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The first thing that crossed my mind was that if these things are in the sewers (and assuming this is not a hoax of any kind) then what defence do they have against the rats that i assume also frequent those areas?


Given the way it moves and the general 'squishiness' of it, I could imagine it sucking itself into the cracks and hollows of the environment, flattening itself out and getting really deep into the brickwork. The outer fringe of the creature seems to suggest it can anchor itself and possibly 'pull' itself around. It reminds me of something, but just can't put my finger on it yet.

Or maybe it can 'eat' rats?

Anyway all hearsay till a sample is procured. God I love Cryptozoology! Probably going to do quite a few posts about this one.



posted on Jul, 1 2009 @ 04:41 AM
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Break out the gauss rifles boys it's a CREEP COLONY!!




posted on Jul, 1 2009 @ 04:46 AM
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Ok after reading all posts about this strange matter, here's a scientific objective conclusion:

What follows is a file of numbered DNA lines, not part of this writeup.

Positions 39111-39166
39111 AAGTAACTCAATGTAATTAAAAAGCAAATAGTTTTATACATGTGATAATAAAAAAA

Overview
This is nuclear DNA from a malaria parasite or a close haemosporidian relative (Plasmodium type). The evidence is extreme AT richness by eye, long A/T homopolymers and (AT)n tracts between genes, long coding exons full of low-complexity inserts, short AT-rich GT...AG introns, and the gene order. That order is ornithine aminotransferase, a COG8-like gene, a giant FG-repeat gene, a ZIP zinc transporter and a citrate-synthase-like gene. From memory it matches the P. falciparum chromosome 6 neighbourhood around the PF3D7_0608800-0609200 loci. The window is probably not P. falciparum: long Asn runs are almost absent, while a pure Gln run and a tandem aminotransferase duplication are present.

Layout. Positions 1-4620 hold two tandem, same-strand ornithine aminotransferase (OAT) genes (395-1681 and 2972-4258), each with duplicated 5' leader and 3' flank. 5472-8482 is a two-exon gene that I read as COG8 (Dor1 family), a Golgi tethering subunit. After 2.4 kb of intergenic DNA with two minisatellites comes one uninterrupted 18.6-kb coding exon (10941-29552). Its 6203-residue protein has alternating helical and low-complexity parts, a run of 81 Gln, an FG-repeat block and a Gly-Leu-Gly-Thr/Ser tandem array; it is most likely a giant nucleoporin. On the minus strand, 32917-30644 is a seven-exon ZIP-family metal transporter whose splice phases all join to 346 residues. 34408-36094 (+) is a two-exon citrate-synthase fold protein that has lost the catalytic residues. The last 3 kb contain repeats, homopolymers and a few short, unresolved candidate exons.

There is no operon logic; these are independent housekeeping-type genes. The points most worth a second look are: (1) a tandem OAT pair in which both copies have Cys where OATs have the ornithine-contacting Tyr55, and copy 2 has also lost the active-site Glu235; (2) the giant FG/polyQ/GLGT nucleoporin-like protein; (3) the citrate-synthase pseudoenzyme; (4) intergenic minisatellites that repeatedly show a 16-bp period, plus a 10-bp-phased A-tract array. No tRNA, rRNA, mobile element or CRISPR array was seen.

It's a swamp gas trapped in a small weather balloon, covered with standard sewer slime.

Here's a quickly written FAQ if anyone is interested:

Should a zoologist examine it?
Heck no, nothing interesting here since we already know everything there is to know about it. You can poke it if you want, though I know you're too lazy for that and have an attention span of a sedated lemur.

Why is it there?
It's eating food remains from the sewers, quite a normal thing let me tell you. We've seen stuff like this before, over 1 times in the past 5 years on interwebs so nothing unusual and spectacular going on here.

Does presence of this (thing) indicate a biological hazard?
Nothing that we're aware of. And we're aware of many things.

Is there a video evidence showing anything similar?
Of course, look for tubifex (no, not tubiflex) worms and bryozoans. You might at first think that those two organisms do not even closely resemble anything similar to what we're seeing in this sewer, but you're wrong, simply because... you just are.
Aside from swamp gas, there are speculations by leading biologists that this thing is a mutation between tubifex and bryozoan. Even though our specimen obviously reacts to the light and does not really like water strongly contradicts both mentioned species' behaviour, leading experts still think they're right.